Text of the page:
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Prison solitary confinement policies draw experts to Winnipeg

The growing use of solitary confinement in Canadian federal prisons has a lot of people concerned. They say the use of segregation cells results in serious mental problems for the prisoners.

The use of segregation cells in federal penitentiaries has grown to 8,600 prisoners a year. That's up from 8,000 in 2010. On any given day in Canada, there are 14,700 inmates in federal prisons. Of that number, some 850 are in solitary confinement.

Opponents of the measures fear it will get worse as  Canada's Conservative Party government follows through on its get-tough-on-cirme agenda.

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Canadian teens stressed out

Students in Toronto report feeling stress and anxiety that drives them to tears and to lose sleep. A wide-ranging survey of 103,000 students by the Toronto District School Board found they are uncertain and worried about their future. These results will be used by the board to plan future strategy for its already-existing mental health services.

In answering questionnaires, almost 60 per cent of students in Grades 7 and 8 said they worried about their future all the time or sometimes. By high school the percentage grew to 73 per cent.

Teens reported feeling tired, having trouble concentrating or making decisions. Almost half didn’t believe they could get over their difficulties and one in three wanted to cry all the time.

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Canada's National Flag Day

This week marks an important national anniversary for Canada.  On February 15th, 1965, the first distinctly Canada official national flag was raised in the cold air on Parliament Hill, in the national capital, Ottawa.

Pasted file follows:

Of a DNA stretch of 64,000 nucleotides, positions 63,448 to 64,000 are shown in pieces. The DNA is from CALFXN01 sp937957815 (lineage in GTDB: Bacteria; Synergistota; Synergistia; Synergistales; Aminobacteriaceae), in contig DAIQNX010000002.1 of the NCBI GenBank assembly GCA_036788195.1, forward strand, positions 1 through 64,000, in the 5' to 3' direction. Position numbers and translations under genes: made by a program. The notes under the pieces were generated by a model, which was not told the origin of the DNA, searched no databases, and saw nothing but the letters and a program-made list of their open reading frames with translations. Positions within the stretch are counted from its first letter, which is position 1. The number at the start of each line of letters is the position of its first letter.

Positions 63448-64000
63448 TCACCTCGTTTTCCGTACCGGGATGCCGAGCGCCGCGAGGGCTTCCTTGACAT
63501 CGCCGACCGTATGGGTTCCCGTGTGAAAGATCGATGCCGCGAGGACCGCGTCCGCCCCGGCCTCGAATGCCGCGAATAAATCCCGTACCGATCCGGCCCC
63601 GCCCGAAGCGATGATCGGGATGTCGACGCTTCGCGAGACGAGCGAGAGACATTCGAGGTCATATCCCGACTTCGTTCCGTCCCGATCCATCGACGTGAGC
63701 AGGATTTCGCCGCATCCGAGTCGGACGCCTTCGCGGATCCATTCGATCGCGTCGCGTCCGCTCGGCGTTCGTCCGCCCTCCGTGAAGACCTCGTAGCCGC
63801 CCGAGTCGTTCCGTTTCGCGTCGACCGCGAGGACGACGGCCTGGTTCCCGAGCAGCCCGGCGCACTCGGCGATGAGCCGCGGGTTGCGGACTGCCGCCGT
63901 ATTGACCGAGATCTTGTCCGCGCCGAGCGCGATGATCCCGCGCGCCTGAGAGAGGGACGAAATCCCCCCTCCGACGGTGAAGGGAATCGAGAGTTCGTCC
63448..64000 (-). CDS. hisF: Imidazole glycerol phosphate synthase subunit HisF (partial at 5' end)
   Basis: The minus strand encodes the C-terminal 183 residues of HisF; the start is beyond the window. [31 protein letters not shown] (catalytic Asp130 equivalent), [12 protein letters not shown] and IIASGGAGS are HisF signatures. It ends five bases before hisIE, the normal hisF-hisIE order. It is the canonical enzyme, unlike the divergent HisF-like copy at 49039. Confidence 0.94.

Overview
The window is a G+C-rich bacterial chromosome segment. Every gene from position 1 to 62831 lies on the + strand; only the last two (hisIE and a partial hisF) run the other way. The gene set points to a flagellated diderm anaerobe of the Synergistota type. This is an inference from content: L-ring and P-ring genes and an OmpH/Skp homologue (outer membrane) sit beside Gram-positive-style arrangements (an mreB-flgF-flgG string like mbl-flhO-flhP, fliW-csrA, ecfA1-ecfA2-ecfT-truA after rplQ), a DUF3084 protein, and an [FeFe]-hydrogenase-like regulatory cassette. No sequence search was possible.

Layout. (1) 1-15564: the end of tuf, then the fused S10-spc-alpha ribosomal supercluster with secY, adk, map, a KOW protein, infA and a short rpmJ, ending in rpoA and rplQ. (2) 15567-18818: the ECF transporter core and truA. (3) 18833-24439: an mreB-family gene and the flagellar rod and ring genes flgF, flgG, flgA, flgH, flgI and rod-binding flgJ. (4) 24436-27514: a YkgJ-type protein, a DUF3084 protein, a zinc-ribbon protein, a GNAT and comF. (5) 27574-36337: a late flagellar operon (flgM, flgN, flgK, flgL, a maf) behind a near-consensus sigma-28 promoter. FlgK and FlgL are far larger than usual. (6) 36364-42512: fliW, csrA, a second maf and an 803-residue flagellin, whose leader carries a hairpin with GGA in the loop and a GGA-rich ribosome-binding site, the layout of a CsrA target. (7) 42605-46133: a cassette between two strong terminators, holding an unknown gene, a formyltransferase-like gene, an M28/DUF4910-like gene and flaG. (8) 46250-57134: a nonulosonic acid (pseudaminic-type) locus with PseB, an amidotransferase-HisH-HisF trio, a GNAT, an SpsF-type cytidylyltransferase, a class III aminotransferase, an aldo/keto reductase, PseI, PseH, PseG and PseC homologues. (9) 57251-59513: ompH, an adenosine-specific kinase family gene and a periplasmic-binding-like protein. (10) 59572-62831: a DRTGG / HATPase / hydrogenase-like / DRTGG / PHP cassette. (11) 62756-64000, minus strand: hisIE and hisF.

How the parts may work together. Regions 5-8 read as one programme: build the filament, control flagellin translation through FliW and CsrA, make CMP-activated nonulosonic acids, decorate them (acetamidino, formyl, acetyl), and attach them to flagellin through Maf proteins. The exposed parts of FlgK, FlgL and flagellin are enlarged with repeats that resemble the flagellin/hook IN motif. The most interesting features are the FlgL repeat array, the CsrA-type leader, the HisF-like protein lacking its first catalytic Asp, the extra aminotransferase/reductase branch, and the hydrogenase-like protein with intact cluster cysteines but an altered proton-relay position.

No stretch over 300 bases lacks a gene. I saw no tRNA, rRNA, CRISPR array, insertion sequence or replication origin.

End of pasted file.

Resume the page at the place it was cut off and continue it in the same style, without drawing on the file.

The idea was first proposed, to unappreciative even hostile reception, in the late 1950's.  Remaining fairly quiet at first, the debate began to heat up as the 1960's progressed.  The final design came after a long and often extremely bitter national debate on the political scene between the Liberal Prime Minister, Lester Pearson, seeking a new distinctly Canadian flag, and the Conservative opposition leader John Diefenbaker who staunchly supported the old Canadian Red Ensign of British Naval heritage.  

At the same time, the debate was also raging across all of Canada, and it too was at times very bitter, and yet it was an extremely exciting debate about creating a distinctly Canadian symbol, and to have it in time for Canada’s centennial year, when Canada would host the world at the international world fair, Expo 67.

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Girl Guides of Canada, new leader, new uniform, new directions


The Girls Guides of Canada has a new leader, and is also showing off a brand new uniform for girls aged five to 18.

Sharron Callahan of Newfoundlane and Labrador is the new and recently installed Chief Commissioner of the Girl Guides of Canada
She has been involved with Canadian Guiding from her own childhood first as a brownie, then later in life in a variety of leadership roles.

To talk about the new uniforms and modern additions to the focus of guiding, RCI's Marc Montgomery spoke to Chief Commissioner Callahan earlier this week

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Montreal School Board's Art Treasures For Sale

The English Montreal School Board is saying good-bye to a trove of art treasures collected over the years. Formerly known as the Protestant School Board of Greater Montreal, it was often the recipient of gifts and donations of art in the past.  As far back as the 1930’s, it was not uncommon for parents, alumni, or indeed artists themselves to honour schools with gifts of art.

Then in the 1960’s, Anne Savage, a well-known painter herself and teacher at Montreal’s Baron Byng High School, helped acquire more works and donated some of her own pieces when she became curator of the collection.  Many of the paintings were hung in schools and on display in the Board’s head office in Montreal  The PSBGM Cultural Heritage Foundation was the non-profit group established to oversee the collection.

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